7. ^ Guazzotti, S; Coffee, K; Prather, K (2000). "Real time monitoring of size-resolved single particle chemistry during INDOEX-IFP 99". Journal of Aerosol Science 31: 182. doi:10.1016/S0021-8502(00)90189-7. 
  8. ^ Morris HR, Panico M, Barber M, Bordoli RS, Sedgwick RD, Tyler A (1981). "Fast atom bombardment: a new mass spectrometric method for peptide sequence analysis". Biochem. Biophys. Res. Commun. 101 (2): 623–31. doi:10.1016/0006-291X(81)91304-8. PMID 7306100. 
  9. ^ Beckey H.D. Field ionization mass spectrometry. Research/Development, 1969, 20(11), 26
  10. ^ Tang N, Tornatore P, Weinberger SR (2004). "Current developments in SELDI affinity technology". Mass spectrometry reviews 23 (1): 34–44. doi:10.1002/mas.10066. PMID 14625891. 
  11. ^ Prakash C, Shaffer CL, Nedderman A (2007). "Analytical strategies for identifying drug metabolites". Mass spectrometry reviews 26 (3): 340–69. doi:10.1002/mas.20128. PMID 17405144. 
  12. ^ Zaikin VG, Halket JM (2006). "Derivatization in mass spectrometry--8. Soft ionization mass spectrometry of small molecules". European journal of mass spectrometry (Chichester, England) 12 (2): 79–115. doi:10.1255/ejms.798. PMID 16723751. 
  13. ^ Fenn, J. B.; Mann, M.; Meng, C. K.; Wong, S. F.; Whitehouse, C. M. (1990). "Electrospray Ionization-Principles and Practice". Mass Spectrometry Reviews 9 (1): 37–70. doi:10.1002/mas.1280090103. 
  14. ^ Hiraoka K.; Nishidate K.; Mori K.; Asakawa D.; Suzuki S. (2007). "Development of probe electrospray using a solid needle". Rapid Communications in Mass Spectrometry 21 (18): 3139–3144. doi:10.1002/rcm.3201. PMID 17708527. 
  15. ^ Hirabayashi A, Sakairi M, Koizumi H (1995). "Sonic spray mass spectrometry". Anal. Chem. 67 (17): 2878–82. doi:10.1021/ac00113a023. PMID 8779414.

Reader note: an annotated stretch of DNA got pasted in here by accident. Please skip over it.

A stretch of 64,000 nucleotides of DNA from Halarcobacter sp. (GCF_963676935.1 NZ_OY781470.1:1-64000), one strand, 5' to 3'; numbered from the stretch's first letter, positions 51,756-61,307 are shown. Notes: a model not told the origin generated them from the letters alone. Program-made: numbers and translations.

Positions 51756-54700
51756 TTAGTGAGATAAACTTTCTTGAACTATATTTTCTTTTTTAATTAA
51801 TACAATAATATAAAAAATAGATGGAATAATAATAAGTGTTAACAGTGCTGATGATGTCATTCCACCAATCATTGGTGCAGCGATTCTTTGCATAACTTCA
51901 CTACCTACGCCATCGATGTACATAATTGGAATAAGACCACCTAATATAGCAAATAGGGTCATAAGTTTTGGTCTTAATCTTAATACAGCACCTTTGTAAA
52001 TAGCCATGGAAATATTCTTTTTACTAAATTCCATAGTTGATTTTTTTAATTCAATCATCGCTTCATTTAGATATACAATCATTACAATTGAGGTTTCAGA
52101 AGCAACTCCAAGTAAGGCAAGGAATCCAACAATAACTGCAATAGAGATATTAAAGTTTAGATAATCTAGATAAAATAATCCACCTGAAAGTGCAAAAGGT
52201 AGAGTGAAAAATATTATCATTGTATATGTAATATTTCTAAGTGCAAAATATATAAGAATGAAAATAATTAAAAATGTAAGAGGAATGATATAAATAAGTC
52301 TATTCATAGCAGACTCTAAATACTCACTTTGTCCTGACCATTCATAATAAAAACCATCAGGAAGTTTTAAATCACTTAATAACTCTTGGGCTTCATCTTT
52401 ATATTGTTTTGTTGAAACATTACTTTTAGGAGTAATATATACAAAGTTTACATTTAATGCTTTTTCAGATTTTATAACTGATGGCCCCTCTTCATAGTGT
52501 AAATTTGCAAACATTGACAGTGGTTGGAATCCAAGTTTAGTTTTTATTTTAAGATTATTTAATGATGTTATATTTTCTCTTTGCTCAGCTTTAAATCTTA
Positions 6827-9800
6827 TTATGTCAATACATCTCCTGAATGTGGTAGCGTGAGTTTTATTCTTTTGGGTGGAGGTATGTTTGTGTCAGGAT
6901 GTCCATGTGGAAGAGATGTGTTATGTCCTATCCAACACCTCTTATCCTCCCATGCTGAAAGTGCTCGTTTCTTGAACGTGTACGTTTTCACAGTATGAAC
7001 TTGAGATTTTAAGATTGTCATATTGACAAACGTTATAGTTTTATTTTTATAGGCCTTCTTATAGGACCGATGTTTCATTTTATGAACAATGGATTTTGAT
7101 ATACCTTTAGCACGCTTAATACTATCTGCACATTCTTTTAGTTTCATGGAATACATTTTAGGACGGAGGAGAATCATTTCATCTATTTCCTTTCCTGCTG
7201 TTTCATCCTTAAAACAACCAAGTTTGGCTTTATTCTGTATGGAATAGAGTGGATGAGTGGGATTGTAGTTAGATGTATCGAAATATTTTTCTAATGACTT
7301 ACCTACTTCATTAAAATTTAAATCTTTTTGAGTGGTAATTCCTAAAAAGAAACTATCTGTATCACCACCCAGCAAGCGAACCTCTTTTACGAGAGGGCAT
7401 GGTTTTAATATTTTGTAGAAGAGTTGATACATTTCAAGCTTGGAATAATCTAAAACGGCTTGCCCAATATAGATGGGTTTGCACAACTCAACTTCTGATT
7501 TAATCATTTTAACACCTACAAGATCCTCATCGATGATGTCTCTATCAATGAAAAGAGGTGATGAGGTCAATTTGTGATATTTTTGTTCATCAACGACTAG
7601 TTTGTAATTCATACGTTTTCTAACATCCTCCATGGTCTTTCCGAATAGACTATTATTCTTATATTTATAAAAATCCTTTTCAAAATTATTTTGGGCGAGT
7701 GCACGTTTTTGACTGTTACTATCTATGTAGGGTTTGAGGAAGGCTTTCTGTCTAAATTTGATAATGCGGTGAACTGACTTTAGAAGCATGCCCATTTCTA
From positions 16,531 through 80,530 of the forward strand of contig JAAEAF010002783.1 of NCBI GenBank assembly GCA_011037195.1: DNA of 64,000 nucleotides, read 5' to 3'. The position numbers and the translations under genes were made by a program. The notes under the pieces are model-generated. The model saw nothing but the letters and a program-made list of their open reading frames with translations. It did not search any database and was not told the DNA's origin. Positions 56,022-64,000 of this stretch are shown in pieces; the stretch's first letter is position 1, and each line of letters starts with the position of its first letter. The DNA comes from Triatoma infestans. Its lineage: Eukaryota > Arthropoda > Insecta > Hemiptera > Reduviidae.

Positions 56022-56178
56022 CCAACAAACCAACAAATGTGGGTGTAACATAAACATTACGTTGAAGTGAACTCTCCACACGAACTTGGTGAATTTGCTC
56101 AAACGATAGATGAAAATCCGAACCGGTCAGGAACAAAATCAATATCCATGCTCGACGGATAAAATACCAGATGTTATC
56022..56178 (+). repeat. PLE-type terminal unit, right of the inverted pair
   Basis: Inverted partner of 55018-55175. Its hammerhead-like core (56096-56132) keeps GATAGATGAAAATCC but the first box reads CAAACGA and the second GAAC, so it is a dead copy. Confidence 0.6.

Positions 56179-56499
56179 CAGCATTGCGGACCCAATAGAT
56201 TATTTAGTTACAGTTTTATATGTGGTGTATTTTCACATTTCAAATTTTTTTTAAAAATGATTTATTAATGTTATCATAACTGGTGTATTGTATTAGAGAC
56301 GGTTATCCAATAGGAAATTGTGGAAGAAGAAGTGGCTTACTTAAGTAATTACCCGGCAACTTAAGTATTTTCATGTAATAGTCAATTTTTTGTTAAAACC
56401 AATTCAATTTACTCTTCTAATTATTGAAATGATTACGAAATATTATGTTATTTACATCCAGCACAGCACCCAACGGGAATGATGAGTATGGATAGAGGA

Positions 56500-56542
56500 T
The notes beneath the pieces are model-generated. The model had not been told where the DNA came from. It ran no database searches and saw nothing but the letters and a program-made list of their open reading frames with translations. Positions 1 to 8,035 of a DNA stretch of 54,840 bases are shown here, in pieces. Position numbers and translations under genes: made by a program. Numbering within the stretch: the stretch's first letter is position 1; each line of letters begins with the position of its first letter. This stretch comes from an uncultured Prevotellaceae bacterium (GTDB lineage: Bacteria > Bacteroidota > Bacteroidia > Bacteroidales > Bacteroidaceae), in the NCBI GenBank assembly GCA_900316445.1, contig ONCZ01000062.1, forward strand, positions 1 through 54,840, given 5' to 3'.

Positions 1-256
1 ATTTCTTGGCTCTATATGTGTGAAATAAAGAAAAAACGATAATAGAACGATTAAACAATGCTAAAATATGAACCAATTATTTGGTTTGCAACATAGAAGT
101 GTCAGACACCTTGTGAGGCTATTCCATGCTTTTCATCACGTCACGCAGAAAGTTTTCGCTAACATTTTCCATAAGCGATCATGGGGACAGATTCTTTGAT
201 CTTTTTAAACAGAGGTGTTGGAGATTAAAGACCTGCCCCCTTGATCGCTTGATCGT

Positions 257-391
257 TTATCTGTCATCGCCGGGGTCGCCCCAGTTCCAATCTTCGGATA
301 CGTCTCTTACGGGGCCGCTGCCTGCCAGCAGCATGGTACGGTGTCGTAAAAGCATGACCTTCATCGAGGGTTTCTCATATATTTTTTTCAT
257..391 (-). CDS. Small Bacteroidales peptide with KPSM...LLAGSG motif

16. ^ Blakley, C. R.; Carmody, J. J.; Vestal, M. L. "Liquid Chromatograph-Mass Spectrometer for Analysis of Nonvolatile Samples" Analytical Chemistry 1980, 52, 1636-1641.
  17. ^ Cooks, R. Graham; Ouyang, Zheng; Takats, Zoltan; Wiseman, Justin M. (2006). "Ambient Mass Spectrometry". Science 311 (5767): 1566. doi:10.1126/science.1119426. PMID 16543450 
  18. ^ TakΓ¡ts Z, Wiseman JM, Cooks RG (2005). "Ambient mass spectrometry using desorption electrospray ionization (DESI): instrumentation, mechanisms and applications in forensics, chemistry, and biology". Journal of mass spectrometry : JMS 40 (10): 1261–75. doi:10.1002/jms.922. PMID 16237663. 
  19. ^ Sampson JS, Hawkridge AM, Muddiman DC (2006). "Generation and detection of multiply-charged peptides and proteins by matrix-assisted laser desorption electrospray ionization (MALDESI) Fourier transform ion cyclotron resonance mass spectrometry". J. Am. Soc. Mass Spectrom. 17 (12): 1712–6. doi:10.1016/j.jasms.2006.08.003. PMID 16952462.
  20. ^ "Ion Beam Sources". Advanced Energy. Archived from the original on 2006-10-18. http://web.archive.org/web/20061018152802/http://www.advanced-energy.com/en/upload/File/Sources/SL-ION-230-02.pdf. Retrieved 2006-12-14. 
  21. ^ "Ion Beam Source Technology". Advanced Energy. http://www.advanced-energy.com/en/Ion.html. Retrieved 2006-12-14. 

[edit] See also

Related Articles & Resources

Sources Subject Index - Experts, Sources, Spokespersons

Sources Select Resources Articles

This article is based on one or more articles in Wikipedia, with modifications and additional content by SOURCES editors. This article is covered by a Creative Commons Attribution-Sharealike 3.0 License (CC-BY-SA) and the GNU Free Documentation License (GFDL). The remainder of the content of this website, except where otherwise indicated, is copyright SOURCES and may not be reproduced without written permission. (For information call 416-964-7799 or use the Contact form.)

SOURCES.COM is an online portal and directory for journalists, news media, researchers and anyone seeking experts, spokespersons, and reliable information resources. Use SOURCES.COM to find experts, media contacts, news releases, background information, scientists, officials, speakers, newsmakers, spokespeople, talk show guests, story ideas, research studies, databases, universities, associations and NGOs, businesses, government spokespeople. Indexing and search applications by Ulli Diemer and Chris DeFreitas.

For information about being included in SOURCES as a expert or spokesperson see the FAQ or use the online membership form. Check here for information about becoming an affiliate. For partnerships, content and applications, and domain name opportunities contact us.

Sources home page